• Thanks, i agree that speaking truth from a place of compassion and I would add love, is essential to being heard (and to being a better person). I don’t entirely discount the supernatural I just know I don’t understand it. And I’m pretty sure there very few, if any, who do.

  3. This was so well thought out and helpful to us who battle such idiotic conversations about this that it is often difficult to come up with eloquent reasoning in response. I hear many comments like the one Matt suggested which are actually meant in kind, but still hurt. Things that are showing that the person is making an attempt to reconcile homosexuality in some small way, but it falls short in the process. “You’re pretty cool for a gay guy.”

    Or they flatter me by celebrating the fact that I am somewhat more masculine than the gay men they see on TV. “I like you great, it’s those flamers that I can’t stand.” At first, I am flattered because for years I tried so hard to fit in with the men I idolized as a youngster. Their comment makes me feel for a moment as if I succeeded, but then I think of the young gay men, who, like me at their age, were more in touch with their feminine side and sought out a secret bonding with the gay characters they saw on TV. Then, sadly, they mimic their flamboyances and wonder why they aren’t accepted by their peers. I had little problem because I was able to find common bonds with people before revealing my sexuality. I was lucky. Many of them will not be.

    Being raised a Jehovah’s Witness also creates inner turmoil. I saw pictures and descriptions of homosexuality in the Bible Learning books I had, before I was aware of my own sexuality. For an 8-year-old, all sex is gross. And then, to learn at about age 14 that I was drawn to the older boys in school rather than the girls…it was a nightmare for about a decade. I prayed to God every day that these desires be taken away from me. I was a good kid, and did not understand why I had these feelings. Yet, I knew that I could not talk to anyone about them. In my late 20s, my prayer changed to “if it is Your will that I am to be with a woman, then I will drop everything and follow that path.” It never happened.

    “Lifestyle” is a word that deeply upsets my partner. Their family is very close-knit, and my partner and I always felt welcomed at family gatherings. He does well financially, and financed a great deal of his sister’s family’s comfort for decades. We found out last week, unfortunately, that they do not in fact support our “lifestyle”. I am on the nieces’ Facebook friends list and discovered that they were supporting Chic-Fil-A when the recent news came out, and were going there on Wednesdays to support them. When you are 52 years old, and your family suddenly turns against you, against something you cannot change about yourself, what then? Stop loving them? Stop supporting them? “Lifestyle” implies that one’s sexuality can be changed, like one’s hair or wardrobe. I don’t know of anyone who has done that, at least not successfully.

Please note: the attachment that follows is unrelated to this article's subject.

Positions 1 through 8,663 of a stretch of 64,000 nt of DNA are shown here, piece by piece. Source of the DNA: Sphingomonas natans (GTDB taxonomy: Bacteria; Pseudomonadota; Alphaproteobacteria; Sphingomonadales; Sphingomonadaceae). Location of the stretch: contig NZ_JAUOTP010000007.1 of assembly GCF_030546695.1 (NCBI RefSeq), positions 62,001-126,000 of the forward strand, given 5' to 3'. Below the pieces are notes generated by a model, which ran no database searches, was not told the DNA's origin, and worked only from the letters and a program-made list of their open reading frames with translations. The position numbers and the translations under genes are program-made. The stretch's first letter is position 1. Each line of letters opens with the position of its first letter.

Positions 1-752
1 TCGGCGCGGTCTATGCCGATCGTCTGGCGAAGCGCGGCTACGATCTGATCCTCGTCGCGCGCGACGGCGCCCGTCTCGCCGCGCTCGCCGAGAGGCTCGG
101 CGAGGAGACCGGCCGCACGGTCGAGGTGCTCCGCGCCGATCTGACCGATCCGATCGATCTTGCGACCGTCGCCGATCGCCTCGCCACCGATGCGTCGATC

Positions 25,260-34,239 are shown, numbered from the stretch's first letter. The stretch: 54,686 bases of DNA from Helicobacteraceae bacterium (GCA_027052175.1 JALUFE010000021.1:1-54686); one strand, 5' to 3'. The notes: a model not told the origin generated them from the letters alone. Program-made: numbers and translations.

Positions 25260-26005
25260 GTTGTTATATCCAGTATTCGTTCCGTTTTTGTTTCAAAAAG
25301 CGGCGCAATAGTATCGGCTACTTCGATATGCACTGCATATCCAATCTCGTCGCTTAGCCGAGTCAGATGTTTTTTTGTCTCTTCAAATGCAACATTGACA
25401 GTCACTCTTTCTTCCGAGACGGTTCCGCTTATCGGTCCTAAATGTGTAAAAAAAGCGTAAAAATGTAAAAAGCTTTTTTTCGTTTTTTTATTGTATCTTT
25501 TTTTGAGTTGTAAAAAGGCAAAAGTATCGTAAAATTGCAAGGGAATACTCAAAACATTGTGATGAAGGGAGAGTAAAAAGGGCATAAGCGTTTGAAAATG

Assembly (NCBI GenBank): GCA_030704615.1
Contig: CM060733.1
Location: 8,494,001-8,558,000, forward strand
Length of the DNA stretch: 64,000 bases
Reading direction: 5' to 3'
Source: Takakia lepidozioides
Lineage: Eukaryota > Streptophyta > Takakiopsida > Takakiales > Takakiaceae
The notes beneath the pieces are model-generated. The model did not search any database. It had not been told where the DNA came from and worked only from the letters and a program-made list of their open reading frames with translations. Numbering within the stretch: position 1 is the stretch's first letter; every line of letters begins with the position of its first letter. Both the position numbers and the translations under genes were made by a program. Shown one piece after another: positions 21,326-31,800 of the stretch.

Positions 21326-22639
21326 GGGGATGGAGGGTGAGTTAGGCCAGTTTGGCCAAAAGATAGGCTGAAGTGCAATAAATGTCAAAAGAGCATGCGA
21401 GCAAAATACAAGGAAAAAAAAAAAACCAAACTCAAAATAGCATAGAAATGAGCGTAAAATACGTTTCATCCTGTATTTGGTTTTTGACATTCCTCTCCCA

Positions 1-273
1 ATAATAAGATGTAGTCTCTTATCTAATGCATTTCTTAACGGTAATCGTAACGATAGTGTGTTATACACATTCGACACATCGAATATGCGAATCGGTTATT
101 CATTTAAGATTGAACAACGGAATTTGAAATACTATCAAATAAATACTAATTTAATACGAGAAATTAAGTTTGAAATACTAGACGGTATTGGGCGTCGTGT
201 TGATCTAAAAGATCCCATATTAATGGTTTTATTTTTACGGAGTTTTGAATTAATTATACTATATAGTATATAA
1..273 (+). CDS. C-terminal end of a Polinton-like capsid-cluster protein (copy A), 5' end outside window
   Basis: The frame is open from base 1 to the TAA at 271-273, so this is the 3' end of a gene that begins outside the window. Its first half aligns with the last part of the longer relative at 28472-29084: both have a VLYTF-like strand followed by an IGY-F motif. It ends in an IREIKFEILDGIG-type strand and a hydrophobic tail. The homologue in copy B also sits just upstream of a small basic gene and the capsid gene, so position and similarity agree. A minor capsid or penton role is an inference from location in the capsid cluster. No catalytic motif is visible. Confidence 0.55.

Your post gives hope to those of us who cannot hold hands in public, or say loving things to one another in public. Those who wonder who is judging them when they are picking out a lawnmower together at Lowe’s. Those who go home and hope no one will break into their home and attack them for no other reason but that they love each other. Those who look at young couples with children and wish there was some way they could pass on their own bloodline, so that it would not die with them. Those who wonder how they will afford to grow old together when society uses every means possible to take away their financial benefits as a couple. Those who play music for weddings in spite of the fact that that day will never come for themselves. Those who are constantly reminded that they are different, and condemned by so many, and hope that maybe the next generation will find some sort of acceptance because it does not look like it will happen in their own lifetime.

    There are glimmers of hope, however, when people like you see the hypocrises for what they are, and stand up for us. Thank you so much.

    • Scott, thank you so much for reading and taking the time to comment. I was touched by your words. I recently had a friend share with me how for the first time in a very long time, he was fearful about living here. He said that the amendment one vote didn’t surprise him and didn’t do much to his sense of security, but seeing all of those cars and people at Chick Fil A scared him. I understood that and I felt it too. There was something very disturbing about such a strong show of support for a company that supports such hateful organizations. I have so many friends who have felt fear, and hurt because what Christians say and do in the name of Christ. I don’t know what to do other than write. I don’t have any grand expectations for what I think or write, but I don’t know what else to do. In case you don’t hear it today, you are loved for who you are. Thank you.

    • Scott, can I just say that I too am a recovered JW (17 yrs ‘sober’), and that I am doing all I can to correct all that was judgmental, separatist, and damaging. For the rest of my life, I will be surgically removing threads of darkness from inside.

      I am an ex-JW, and I stand with LGBTQ people and families.

      • Well it is nice to “meet” you! And I will just say, for the record, that I found out our family issue regarding Chick-Fil-A was a big misunderstanding in the end…the girls had no idea what they were supporting – they don’t watch the news and just got an email regarding Chick-Fil-A Customer Appreciation Day, and decided to tell their friends to come with them. After a very tumultous “family meeting”, we learned that they would not have ever gone had they known the truth and how we felt about it. It turned out to be quite a bonding experience.

        • Hi Scott! It is incredibly moving to hear your family was so open and compassionate on your behalf, and that it was simply misunderstanding at the root.

          It makes me wonder just how many people actually knew what they were supporting when they went to CFA day. ?

          For my part, being straight and seeing all orientations as a gift from God to the world– I am still angry having spent all those years forcing myself to believe being ‘spiritual’ meant being ‘righteous’, but being ‘righteous’ meant that you abide every rule you are told. Including shunning and shutting out the LGBTQ community. Hopefully you and I, and all others, will see relief in our lifetimes.